Need Help Buying a Small Business? Start Your Search Online

May 31, 2012

It seems as if there’s a silver lining amidst all the scary economic news.  Surprisingly, this is a terrific time to become an entrepreneur.  Businesses are priced right and are often available at bargain prices with seller-assisted financing.  But many people don’t have experience negotiating a deal, and they need help buying a small business.  Where can you go to start learning about business ownership?  There are numerous websites devoted to entrepreneurship, but the best ones feature a directory of existing businesses for sale.

The volume of businesses being sold is what keeps prices competitive in nearly every industry, but pricing varies greatly from one area of the country to the next.  Many would-be entrepreneurs find it difficult to know if they’re getting a good deal.  It may be easy to find businesses for sale by category, price range and location, but not everyone feels comfortable conducting an interview with the seller.  A business broker may be help in buying small business by interviewing the current owners and assessing the value of the company.  According to the International Business Brokers Association, which represents hundreds of the nation’s top business brokers, the number of listings on business directory web sites is up considerably since last year.

How to ask for help in buying a small business –

As one might expect, the rise in the sale of businesses has closely paralleled improvements in the housing market.

Just like one would work with a realtor to help them buy a new home, entrepreneurs need help buying a small business for many more reasons.  The first course of action in finding a business is to consider what you enjoy doing the most.  Is it spending time with friends and family or would you prefer to interact with people all day?  Are you more a “project manager” or a “people manager?”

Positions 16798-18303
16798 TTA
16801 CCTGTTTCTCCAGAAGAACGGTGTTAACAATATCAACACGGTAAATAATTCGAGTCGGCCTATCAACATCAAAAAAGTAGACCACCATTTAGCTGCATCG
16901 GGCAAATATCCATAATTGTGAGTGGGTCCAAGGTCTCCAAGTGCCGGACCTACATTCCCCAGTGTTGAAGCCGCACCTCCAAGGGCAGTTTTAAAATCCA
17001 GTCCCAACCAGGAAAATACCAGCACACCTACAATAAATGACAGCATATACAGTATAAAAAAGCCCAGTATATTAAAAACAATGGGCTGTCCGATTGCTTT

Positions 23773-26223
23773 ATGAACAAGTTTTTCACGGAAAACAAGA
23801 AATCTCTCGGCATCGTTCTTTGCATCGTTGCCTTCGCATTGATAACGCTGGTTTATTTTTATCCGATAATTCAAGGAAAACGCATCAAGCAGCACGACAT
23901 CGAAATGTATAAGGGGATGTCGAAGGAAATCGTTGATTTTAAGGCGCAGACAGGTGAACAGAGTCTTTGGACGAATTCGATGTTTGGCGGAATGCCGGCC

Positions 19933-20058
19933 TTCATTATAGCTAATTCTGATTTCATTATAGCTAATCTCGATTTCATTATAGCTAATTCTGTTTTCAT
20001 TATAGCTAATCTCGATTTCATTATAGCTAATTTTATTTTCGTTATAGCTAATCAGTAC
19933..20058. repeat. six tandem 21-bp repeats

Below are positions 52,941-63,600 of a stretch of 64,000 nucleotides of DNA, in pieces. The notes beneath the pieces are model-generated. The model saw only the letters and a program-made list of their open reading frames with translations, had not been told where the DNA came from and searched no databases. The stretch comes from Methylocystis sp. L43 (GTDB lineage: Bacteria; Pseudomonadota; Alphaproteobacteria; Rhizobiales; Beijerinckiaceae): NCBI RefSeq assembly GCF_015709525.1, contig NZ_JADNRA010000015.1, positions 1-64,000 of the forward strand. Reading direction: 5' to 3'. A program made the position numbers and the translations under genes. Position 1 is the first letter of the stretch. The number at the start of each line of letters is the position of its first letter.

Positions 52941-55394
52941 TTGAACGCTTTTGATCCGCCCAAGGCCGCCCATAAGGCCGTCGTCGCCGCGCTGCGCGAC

So where do you get started? The first step you need to take if you want help with buying a business is to determine the type of business you want to buy.

  1. Determine your commitment level – How serious are you about making a business successful.  Are you willing to put in the hours it may take to grow the business?
  2. Establish what you can afford – If you want to qualify for an SBA loan, choose an industry where your skills can translate.  You will also need about 20 percent as a down payment, a FICO score of over 700, and some type of collateral for the loan.
  3. Figure out what skills you have – Look at your qualifications and ask yourself which skills would translate into owning a business.  Are you comfortable selling?  Do you have retail experience?  Any professional licenses?  Would you be comfortable managing employees or would you rather run the show yourself?

Many entrepreneurs are so excited about acquiring a business that they fail to consider the long-term lifestyle impact.  Concern over business debt and competition may translate into long hours, which could impact personal relationships and family time.

Don’t rush into business ownership without considering all your options. If you need help buying small business, look to for comprehensive listings and advice.